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 Letters Published in May 6, 2009 Issue




 May 6, 2009 - Letter submitted by Carol Stuthridge, Straughn, Ind.

 Dear Editor,

We keep hearing that there is 1.3 Billion in the rainy day fund, which Governor Daniels insists not be tapped at all. I have no idea what the Governor considers a 'rainy day'. We are in the worst economic situation in my lifetime and I'm 50.

If the money is in an interest-bearing account, it should be worth quite a bit more by now right? It doesn't take a brain surgeon to invest in CD's and other secure, interest-bearing investments. On the other hand, if however, the money has been poorly invested (say in freddie/fannie), it could be worth FAR less.

A budget was agreed but at the midnight hour Governor Daniels decided that he wanted another $100,000 million cut and wanted the fund to be up to $1.4 billion in two years? He also added language that would allow him to close down the Indiana Soldiers & Sailors Children's Home even if they managed to get in the budget. He wanted the language inserted because Indiana is one of the seven states that does not have a line-item veto.

Today we hear that he wants a billion more dollars cut from the budget?

People, we need to ask the Governor to SHOW US THE RAINY DAY FUND MONEY!

Taxpayers deserve to know how much of their money is actually left. There should be some kind of transparency with State government. I would think that under the Freedom of Information Act, some kind of written documentation of where the money is sitting would be available.


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 May 6, 2009 - Letter submitted by Rex Bell, Wayne Co. Libertarian

 Dear Editor,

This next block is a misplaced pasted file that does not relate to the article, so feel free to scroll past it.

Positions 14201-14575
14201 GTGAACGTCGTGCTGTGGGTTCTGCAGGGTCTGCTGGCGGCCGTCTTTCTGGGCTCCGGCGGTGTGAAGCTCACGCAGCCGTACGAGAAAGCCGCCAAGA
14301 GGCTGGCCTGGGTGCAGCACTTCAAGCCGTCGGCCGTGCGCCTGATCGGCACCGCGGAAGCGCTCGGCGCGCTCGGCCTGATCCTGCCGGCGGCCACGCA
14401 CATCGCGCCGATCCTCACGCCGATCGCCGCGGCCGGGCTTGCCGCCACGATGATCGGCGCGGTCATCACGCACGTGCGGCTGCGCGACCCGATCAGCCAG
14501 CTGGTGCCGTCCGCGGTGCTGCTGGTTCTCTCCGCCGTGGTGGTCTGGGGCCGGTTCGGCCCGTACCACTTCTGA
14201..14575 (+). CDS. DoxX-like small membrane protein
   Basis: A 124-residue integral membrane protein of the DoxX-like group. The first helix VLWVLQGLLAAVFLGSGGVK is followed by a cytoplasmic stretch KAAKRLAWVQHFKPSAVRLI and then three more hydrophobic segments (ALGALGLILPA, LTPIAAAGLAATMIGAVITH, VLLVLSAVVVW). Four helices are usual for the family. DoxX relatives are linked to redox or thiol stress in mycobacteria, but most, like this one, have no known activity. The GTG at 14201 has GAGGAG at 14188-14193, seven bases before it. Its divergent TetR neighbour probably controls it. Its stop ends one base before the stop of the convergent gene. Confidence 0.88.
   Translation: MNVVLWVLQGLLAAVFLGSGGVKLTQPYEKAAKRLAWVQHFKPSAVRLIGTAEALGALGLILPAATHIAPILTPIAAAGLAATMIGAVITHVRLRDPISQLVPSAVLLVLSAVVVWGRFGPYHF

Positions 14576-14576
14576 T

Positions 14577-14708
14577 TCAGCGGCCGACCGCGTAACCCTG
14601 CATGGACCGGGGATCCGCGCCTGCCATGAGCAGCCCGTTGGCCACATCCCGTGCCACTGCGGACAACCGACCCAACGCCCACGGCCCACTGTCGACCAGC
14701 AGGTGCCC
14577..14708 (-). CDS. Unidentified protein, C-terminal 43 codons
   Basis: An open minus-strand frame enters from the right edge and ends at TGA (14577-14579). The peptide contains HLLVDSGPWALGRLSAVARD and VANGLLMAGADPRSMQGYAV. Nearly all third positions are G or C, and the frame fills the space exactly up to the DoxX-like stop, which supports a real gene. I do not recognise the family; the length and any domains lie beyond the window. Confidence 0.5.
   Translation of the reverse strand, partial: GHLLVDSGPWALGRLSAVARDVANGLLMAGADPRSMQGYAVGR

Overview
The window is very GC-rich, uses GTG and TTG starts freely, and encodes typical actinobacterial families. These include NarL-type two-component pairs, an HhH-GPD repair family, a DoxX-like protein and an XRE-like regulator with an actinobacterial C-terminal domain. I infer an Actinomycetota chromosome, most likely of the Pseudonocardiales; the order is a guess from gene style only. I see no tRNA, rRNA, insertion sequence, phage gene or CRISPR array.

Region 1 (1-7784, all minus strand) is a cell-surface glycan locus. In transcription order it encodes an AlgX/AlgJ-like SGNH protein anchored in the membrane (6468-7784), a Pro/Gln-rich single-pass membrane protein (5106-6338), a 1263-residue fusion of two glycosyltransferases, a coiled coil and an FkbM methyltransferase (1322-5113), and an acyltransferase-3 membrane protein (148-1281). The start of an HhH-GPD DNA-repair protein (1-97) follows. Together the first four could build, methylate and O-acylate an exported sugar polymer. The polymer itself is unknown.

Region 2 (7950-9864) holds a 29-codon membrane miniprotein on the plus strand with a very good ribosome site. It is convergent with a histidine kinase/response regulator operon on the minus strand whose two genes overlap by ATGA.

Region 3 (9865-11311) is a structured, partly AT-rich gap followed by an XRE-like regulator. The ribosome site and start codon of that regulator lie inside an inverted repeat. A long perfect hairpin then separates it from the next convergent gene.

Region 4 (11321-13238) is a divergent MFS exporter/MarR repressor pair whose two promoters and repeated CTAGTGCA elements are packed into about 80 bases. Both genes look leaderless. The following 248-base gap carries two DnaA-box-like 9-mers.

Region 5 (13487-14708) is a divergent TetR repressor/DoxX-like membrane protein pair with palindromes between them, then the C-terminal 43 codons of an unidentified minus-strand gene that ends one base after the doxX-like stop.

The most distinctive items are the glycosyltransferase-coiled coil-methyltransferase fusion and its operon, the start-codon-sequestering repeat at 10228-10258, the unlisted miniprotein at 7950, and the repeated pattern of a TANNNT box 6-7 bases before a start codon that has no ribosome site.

Stinky Wilmont was one of my best buddies back in the days at Millville Grade School. I probably ended up in more trouble than I should have whenever I followed his lead, but I also had a lot more fun than I would have if Stinky hadn’t been around.

Occasionally though, Stinky would embark on some adventure that I felt pretty sure was destined to end in tears, and either my better judgment, or fear, would get the better of me, and I would decide to leave him to his own devices. As the years and grades passed, and my judgment got better, partly because some of my fears were well-founded, Stinky and I kind of drifted apart. It may have in part also, because Stinky’s judgment never really showed any signs of improvement. I don’t think there was any animosity between us, just my realization that Stinky and I might not have the same goals or values.

When Indiana started its lottery, I remember a woman in town who was absolutely obsessed with it. After she had nearly depleted the family checking and savings accounts, her husband contacted all of the places in town that sold lottery tickets, cashed checks, or loaned money, and told them that he would no longer be responsible for his wife’s debts.

I don’t know for sure how much legal weight his action carried. But if she couldn’t control her habit, I guess this was a good first step instead of just jumping into a divorce. I don’t know whatever became of the situation. I hope it all worked out for them.